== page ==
5. Bates, R. H. 1983. “Modernization, Ethnic Competition, and the Rationality of Politics in Contemporary Africa.” In State versus Ethnic Claims: African Policy Dilemma., ed. D. Rothchild and V. A. Olorunsola, 152–171.Google Scholar
  6. Benford, R. D. 1996. Whose War Memories Shall Be Preserved? Peace Revie. 8: 189–194.CrossRefGoogle Scholar
  7. Boban, L. 1990. Jasenovac and the Manipulation of History. East European Politics and Societies A. 580–592.Google Scholar
  8. —. 1991. Still More Balance on Jasenovac and the Manipulation of History. East European Politics and Societie. 6:213–217.CrossRefGoogle Scholar
  9. Bodnar, J. 1994. “Public memory in an American City: Commemoration in Cleveland.” In Commemoratio. —the Politics of National Identity., ed. J. R. Gillis, 74–89. Princeton, NJ: Princeton University Press.Google Scholar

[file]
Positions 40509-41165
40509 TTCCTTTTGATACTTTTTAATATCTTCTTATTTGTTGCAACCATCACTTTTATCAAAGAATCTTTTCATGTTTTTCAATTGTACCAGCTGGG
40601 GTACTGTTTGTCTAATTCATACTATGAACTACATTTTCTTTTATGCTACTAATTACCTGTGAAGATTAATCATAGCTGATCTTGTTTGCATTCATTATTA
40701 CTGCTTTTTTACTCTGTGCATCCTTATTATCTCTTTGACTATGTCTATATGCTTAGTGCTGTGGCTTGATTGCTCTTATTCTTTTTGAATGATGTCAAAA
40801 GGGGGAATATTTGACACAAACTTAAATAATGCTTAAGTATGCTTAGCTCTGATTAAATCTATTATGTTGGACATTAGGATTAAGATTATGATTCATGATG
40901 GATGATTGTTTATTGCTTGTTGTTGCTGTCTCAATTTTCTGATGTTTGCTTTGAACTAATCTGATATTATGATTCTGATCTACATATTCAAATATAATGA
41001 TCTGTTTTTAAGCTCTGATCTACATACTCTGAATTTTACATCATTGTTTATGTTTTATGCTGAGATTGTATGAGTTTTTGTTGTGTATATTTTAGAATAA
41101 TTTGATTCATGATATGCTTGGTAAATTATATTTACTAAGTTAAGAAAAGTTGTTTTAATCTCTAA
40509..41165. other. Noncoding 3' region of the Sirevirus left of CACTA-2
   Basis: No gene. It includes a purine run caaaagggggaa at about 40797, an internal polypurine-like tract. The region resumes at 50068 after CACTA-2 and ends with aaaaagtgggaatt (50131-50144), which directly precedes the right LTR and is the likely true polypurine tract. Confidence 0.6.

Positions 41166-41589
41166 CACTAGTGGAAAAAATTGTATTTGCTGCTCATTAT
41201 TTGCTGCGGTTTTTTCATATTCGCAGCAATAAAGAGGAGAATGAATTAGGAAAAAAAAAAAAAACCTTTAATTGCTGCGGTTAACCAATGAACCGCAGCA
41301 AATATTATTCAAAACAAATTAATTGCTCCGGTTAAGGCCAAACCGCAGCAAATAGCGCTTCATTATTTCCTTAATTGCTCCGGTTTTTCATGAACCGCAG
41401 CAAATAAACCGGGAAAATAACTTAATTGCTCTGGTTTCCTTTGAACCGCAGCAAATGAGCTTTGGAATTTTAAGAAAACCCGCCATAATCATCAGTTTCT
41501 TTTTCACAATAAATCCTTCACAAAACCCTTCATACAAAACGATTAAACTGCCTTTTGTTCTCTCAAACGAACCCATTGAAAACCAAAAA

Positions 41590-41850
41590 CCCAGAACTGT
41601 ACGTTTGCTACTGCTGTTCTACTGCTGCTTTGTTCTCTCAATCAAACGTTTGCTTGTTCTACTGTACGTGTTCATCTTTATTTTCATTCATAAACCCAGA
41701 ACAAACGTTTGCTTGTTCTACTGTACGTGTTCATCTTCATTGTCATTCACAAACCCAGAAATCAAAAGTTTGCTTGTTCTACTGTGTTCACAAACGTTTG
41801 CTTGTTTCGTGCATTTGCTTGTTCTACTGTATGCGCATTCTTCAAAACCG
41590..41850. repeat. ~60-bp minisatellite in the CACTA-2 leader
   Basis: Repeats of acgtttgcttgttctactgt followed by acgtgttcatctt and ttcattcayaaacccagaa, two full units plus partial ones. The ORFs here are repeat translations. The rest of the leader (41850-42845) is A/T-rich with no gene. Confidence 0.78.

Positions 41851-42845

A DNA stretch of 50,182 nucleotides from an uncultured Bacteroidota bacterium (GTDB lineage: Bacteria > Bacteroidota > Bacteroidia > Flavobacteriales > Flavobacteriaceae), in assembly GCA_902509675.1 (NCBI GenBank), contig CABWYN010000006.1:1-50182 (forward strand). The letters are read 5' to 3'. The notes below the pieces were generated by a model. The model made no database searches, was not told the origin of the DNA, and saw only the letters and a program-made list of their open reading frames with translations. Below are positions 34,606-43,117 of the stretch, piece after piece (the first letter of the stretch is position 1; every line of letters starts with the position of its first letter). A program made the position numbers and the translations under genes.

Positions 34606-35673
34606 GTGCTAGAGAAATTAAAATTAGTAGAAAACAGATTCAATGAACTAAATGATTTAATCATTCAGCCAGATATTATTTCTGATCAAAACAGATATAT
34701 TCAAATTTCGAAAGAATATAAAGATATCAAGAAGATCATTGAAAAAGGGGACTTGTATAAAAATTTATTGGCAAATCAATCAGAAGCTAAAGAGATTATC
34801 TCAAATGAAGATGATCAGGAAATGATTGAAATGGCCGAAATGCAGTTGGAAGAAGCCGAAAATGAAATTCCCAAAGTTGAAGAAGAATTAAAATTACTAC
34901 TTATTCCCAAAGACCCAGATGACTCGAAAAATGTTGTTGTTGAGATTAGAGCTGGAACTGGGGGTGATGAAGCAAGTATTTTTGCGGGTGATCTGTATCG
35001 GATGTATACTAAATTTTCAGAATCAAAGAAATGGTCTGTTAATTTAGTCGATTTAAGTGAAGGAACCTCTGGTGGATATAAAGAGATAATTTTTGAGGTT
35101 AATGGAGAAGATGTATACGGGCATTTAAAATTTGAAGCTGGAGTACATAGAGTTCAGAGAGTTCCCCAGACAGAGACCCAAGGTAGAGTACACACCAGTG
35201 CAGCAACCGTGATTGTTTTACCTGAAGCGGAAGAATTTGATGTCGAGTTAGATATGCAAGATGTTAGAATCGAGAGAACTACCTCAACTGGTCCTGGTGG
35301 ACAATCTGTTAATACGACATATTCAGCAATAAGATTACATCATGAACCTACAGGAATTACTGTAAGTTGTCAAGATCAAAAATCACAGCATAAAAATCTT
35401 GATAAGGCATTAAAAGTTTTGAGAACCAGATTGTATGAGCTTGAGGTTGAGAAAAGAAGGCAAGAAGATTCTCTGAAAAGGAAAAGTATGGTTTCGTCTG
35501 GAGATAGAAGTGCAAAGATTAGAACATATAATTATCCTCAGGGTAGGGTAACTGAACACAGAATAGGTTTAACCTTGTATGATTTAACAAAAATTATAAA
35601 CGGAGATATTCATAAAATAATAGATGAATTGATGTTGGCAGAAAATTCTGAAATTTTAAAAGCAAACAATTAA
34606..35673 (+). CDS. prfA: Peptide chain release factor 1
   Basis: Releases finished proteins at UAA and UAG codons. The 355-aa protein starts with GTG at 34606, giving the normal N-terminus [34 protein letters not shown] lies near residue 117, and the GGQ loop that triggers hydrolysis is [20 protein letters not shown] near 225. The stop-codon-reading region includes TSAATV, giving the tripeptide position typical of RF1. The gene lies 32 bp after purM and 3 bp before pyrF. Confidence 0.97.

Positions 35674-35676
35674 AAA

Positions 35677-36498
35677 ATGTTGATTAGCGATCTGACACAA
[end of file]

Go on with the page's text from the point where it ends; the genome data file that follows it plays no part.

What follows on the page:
10. Bonino, E. 1998. Address to the Congressional Human Rights Caucus, Washington DC, May 12, 1998.Google Scholar
  11. Burnstein, E., M. Abboushi, and S. Kitayama. 1993. “How the Mind Preserves the Image of the Enemy: The Mnemonics of Soviet-American Relations.” In Behavior, Culture, and Conflict in World Politic., ed. W Zimmerman and H. K. Jacobson, 197–229. Ann Arbor: The University of Michigan Press.Google Scholar
  12. Burton, J. W. 1997. Violence Explaine. —The Sources of Conflict, Violence and Crime and their Prevention. Manchester: Manchester University Press.Google Scholar
  13. Chalk, E and K. Jonassohn. 1990. The History and Sociology of Genocide: Analyses and Case Studies. New Haven: Yale University Press.Google Scholar